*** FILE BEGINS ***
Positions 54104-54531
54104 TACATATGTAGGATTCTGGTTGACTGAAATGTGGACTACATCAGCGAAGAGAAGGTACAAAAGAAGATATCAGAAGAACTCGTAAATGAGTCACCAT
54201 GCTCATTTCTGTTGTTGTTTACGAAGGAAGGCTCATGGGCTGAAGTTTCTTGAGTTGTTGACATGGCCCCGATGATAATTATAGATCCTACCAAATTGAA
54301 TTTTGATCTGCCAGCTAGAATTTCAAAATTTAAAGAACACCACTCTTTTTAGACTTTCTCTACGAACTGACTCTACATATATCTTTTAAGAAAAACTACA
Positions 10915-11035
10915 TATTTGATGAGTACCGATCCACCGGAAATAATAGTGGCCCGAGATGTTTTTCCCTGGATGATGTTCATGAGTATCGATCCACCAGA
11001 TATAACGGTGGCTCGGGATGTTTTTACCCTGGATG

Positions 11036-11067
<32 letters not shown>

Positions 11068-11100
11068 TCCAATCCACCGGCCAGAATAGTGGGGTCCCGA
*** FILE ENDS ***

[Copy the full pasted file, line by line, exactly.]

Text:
Positions 54104-54531
54104 TACATATGTAGGATTCTGGTTGACTGAAATGTGGACTACATCAGCGAAGAGAAGGTACAAAAGAAGATATCAGAAGAACTCGTAAATGAGTCACCAT
54201 GCTCATTTCTGTTGTTGTTTACGAAGGAAGGCTCATGGGCTGAAGTTTCTTGAGTTGTTGACATGGCCCCGATGATAATTATAGATCCTACCAAATTGAA
54301 TTTTGATCTGCCAGCTAGAATTTCAAAATTTAAAGAACACCACTCTTTTTAGACTTTCTCTACGAACTGACTCTACATATATCTTTTAAGAAAAACTACA
Positions 10915-11035
10915 TATTTGATGAGTACCGATCCACCGGAAATAATAGTGGCCCGAGATGTTTTTCCCTGGATGATGTTCATGAGTATCGATCCACCAGA
11001 TATAACGGTGGCTCGGGATGTTTTTACCCTGGATG

Positions 11036-11067
<32 letters not shown>

Positions 11068-11100
11068 TCCAATCCACCGGCCAGAATAGTGGGGTCCCGA